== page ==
Doris Henson: The Most
J. Gordon
7/8/2005 3:26:40 PM

"I just started feeling okay with pop"

Any young band knows that an opportunity to open for someone as well-known and worshipped as Billy Corgan is a mixed blessing: it’s the exposure opportunity of a lifetime, but…no one is there to see you, and fans can sometimes get pretty mean about it.

Opening for Billy Corgan and The Crimea on Thursday, July 7th in St. Louis at the Pageant, Kansas City’s goofy-named indie-pop band, Doris Henson (who has no members by that name—or of the female persuasion), took the stage all smiles, despite the tough Corgan-only crowd who threw out a couple heckles. And with a sound this good, they had reason to smile. All traces of negativity soon dissolved the minute Doris Henson got going, and the shouts turned to praise and compliments such as, “I like your tie!” to lead singer, Matthew Dunehoo.

Backstage, guitarist Jamie Zoeller said, “Yeah, at Webster Hall in New York City, there was this kid who shouted, ‘We want Billy!’ After the first two or three songs, he shouted, ‘You guys are actually alright!’ That’s not the highest compliment, I realize, but at least they gave us a chance!” he laughs.

Matthew, with a grinning, onstage face that looks like he’s successfully charmed his way out of middle school detention after throwing firecrackers in the girl’s room, has an unexpectedly different vibe offstage. The guy has an intensity. He sits back on the sofa, smoking a cigarette, looking directly in your eyes with a level of concentration that’s almost unnerving. Suddenly, the roots of the melancholy behind that poppy fun sound of Doris Henson begin to make sense. Matthew Dunehoo is not all play. Matthew Dunehoo is, in fact, a thinker--even if onstage he’s wiggling his ass, making faces, and basically, exploding with joy.

“Well of course a lot of it is for the show,” he says. “But it’s fun to have reactions, and look for reactions, and I like to artfully push that.”

It seems like Matt has always pushed the envelope, creatively and otherwise. After writing an album’s worth of material on his own and then booking a tour without a band in place, Dunehoo handpicked his dream band from his favorite locals, including the regionally famous bassist, Byron Collum, from KC’s Giant’s Chair, and the talented Mike Walker on trombone.

With the easy, fun, oftentimes beautiful, and occasionally somber vibes of Doris Henson’s music—of which Dunehoo is the mastermind writer and lyricist--it’s hard to believe he came from more musically aggressive roots fronting a Lawrence-based band called ‘Proudentall.’ Why the change in musical style?

“I just started feeling okay with pop,” he says, matter of factly.

Just okay with it? With all the best qualities of old REM, the dreaminess of indie greats like Death Cab for Cutie and the weird fun of Guided By Voices, Doris Henson seems a little more than okay with pop. Songs like "The Most," their energetic closer for their Corgan set, had the entire floor moving.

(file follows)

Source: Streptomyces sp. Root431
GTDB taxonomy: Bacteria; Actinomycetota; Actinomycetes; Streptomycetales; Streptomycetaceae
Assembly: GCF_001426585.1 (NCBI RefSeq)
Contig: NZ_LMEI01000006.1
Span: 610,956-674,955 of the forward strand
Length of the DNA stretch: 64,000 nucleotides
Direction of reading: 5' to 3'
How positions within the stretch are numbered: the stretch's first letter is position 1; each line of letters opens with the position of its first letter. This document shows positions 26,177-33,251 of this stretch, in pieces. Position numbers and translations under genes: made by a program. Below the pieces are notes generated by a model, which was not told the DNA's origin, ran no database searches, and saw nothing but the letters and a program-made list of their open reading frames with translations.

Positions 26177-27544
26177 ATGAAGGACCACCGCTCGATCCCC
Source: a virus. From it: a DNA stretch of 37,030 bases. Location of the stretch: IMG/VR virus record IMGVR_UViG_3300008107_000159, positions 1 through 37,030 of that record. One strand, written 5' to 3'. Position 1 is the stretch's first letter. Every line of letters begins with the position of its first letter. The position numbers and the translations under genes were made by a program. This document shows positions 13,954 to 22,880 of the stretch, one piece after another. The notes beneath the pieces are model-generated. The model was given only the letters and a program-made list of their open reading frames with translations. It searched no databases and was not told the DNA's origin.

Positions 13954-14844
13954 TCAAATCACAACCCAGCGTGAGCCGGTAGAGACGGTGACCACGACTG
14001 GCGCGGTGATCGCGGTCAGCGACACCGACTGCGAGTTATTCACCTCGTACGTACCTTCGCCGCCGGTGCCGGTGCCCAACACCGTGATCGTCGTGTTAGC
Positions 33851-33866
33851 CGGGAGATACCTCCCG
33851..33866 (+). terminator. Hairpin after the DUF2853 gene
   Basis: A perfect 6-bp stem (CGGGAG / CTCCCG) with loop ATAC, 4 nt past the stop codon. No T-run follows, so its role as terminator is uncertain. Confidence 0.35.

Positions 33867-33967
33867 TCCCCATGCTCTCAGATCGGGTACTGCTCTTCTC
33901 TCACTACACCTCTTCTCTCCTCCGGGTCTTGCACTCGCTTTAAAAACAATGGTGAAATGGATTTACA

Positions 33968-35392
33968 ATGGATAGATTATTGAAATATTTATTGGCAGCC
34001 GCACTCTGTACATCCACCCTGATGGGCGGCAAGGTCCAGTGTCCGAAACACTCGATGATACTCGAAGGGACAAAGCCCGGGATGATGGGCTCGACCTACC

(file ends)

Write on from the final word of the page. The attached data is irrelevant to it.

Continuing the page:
“If we can get success, and reaffirm what we’re doing on a professional level, that’s all that counts,” says Dunehoo. “Nights like our first night on this tour, in Atlanta, are what do it for me. Just showing up with gusto and getting applause.”

Dunehoo claims that he’s not bothered by the occasional reviewer who just doesn’t get it. After all, this is Art. He’s not doing this for fame, or money, or groupies. He’s doing it for the audience, and as a vehicle for his own wide range of artistic expression.

So, has the success of a tour like this gone to their heads?

Byron and Jamie laugh. “No! We’re not like that. The high point for me, was last night in Chicago at the Vic. I played in front of my fiancée, my mother, and my brother. It’s my home town and it was a very good night for me,” said Byron.

It’s almost disconcerting to accept that a rock band today can still consist of really nice guys—guys who believe in using manners, guys who show no signs of being intoxicated or stoned, guys who met their parents at Blueberry Hill for hamburgers before the show, in fact. Finally, they only recently met Billy Corgan, and seem quite humbled by the fact. [It should be noted here that this interview was abruptly derailed when handsome drummer, Wes Gartner, was asked to autograph breasts and other body parts. To his credit, he was blushing and seemed somewhat embarrassed over the whole matter. Still, the boobs got signed.]

Tough work, that band stuff. And occasionally worth enduring a heckle or two.

Rock and roll is not dead.

Read NT's Doris Henson Give Me All Your Money CD review.

Visit Doris Henson online at


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